New French Law Simplifies Termination Procedures
By Roselyn S. Sands
Ernst & Young Société d’Avocats
A new French law passed this summer simplifies termination procedures and significantly reduces litigation exposure in terminating employees.
Prior to the enactment of this law, basically two ways existed for employment to terminate: either 1) employee resignation; or 2) dismissal of the employee by the employer. In the former case, the employee received no payment from the employer. In the latter case, the employee was entitled to payment of a dismissal indemnity in accordance with the terms of the applicable collective bargaining agreement. In addition, an employer would be exposed to litigation risk if the dismissed employee sought damages for unfair dismissal as a dismissal needs to be justified.
Under the new law, the parties may terminate employment by mutual consent. Subject to certain procedural safeguards, the employee and the employer agree to the end of the employment relationship. The employee is still entitled to receive a termination payment (of an amount equivalent to that of the existing dismissal indemnity) and unemployment benefits. Moreover, the employee may well attempt to negotiate additional monies. However, there is no litigation risk for unfair termination.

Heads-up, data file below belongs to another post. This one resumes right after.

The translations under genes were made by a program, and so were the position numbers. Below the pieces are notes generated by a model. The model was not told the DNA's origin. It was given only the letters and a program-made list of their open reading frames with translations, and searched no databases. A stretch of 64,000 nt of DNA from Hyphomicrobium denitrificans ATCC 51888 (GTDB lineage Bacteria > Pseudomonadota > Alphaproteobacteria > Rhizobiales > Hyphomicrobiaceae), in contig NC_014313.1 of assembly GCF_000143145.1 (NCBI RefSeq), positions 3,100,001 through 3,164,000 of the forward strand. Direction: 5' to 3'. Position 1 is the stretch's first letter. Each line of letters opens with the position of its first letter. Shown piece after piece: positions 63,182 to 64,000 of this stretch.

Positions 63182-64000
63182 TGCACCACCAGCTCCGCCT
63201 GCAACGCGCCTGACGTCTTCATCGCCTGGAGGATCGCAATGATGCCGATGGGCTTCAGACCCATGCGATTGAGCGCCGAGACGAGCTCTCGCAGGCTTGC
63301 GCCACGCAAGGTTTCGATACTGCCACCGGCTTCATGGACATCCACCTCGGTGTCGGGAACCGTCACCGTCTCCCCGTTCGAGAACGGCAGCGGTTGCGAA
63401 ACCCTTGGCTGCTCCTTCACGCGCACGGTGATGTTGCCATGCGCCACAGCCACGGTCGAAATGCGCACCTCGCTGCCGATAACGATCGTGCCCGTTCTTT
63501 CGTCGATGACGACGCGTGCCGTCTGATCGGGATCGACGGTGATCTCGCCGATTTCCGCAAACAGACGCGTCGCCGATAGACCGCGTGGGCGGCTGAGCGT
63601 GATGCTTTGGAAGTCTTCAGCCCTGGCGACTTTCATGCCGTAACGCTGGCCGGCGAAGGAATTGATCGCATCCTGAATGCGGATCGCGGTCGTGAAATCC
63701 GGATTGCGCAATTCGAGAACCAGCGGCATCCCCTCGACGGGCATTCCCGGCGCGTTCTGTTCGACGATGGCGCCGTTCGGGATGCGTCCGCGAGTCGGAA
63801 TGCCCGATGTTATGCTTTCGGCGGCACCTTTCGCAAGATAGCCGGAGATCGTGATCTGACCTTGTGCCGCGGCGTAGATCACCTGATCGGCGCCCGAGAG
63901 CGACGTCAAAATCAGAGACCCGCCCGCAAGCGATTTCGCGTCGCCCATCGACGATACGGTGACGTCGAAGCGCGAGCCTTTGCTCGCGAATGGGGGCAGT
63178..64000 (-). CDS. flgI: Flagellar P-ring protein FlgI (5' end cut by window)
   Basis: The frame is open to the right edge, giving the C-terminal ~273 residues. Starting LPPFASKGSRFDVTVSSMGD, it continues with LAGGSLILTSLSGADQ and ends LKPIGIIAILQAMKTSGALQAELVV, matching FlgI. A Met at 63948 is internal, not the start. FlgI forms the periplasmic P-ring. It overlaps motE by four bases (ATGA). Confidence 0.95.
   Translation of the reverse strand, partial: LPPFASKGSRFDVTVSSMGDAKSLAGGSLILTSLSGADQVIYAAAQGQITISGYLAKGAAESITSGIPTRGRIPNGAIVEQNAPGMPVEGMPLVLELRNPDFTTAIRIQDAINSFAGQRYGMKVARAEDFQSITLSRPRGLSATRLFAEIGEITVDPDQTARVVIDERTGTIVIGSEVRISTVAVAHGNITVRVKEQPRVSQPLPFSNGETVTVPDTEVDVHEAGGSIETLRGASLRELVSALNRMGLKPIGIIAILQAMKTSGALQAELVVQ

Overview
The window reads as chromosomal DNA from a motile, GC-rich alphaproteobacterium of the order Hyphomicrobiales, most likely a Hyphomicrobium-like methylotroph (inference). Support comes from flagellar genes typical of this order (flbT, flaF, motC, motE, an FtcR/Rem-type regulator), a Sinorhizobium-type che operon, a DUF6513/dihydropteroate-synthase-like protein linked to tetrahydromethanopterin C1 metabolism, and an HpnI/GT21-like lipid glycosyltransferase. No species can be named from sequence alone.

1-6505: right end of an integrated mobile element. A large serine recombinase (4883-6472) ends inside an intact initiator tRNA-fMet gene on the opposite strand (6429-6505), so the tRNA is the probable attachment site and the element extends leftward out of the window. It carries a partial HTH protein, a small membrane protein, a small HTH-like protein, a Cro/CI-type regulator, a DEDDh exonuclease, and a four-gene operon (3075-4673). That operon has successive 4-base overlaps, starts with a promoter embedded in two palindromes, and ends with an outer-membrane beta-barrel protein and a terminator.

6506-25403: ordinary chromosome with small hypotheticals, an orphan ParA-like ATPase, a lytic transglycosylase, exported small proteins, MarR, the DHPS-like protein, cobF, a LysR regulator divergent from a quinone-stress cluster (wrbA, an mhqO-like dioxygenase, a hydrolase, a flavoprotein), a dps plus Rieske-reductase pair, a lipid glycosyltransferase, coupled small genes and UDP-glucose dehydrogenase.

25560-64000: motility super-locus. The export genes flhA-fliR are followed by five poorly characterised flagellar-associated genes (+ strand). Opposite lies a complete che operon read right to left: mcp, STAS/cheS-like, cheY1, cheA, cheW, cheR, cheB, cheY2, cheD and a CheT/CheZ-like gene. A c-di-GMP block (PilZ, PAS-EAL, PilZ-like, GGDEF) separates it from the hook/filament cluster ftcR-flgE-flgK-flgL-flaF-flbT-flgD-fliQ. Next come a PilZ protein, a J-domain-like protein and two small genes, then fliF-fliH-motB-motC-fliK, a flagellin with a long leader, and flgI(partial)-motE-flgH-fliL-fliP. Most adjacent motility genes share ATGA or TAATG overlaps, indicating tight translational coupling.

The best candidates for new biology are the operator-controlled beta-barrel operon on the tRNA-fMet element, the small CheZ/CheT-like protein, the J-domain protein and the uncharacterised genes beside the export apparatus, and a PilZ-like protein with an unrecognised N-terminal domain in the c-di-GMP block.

That being said, the procedural safeguards are strict: a discussion meeting, the signature of an agreement, and approval from the Labor Inspector. Specific waiting periods need be complied with during which either party can rescind the agreement. Employees would still be able to bring claims for violations of the procedure or for vitiated consent.
Mutual termination of employee with special protections, such as works council members or union representatives, is more complicated as prior written authorization of the Labor Inspector is required.
It will be interesting to observe whether this new method becomes the predominant way for employee termination in France.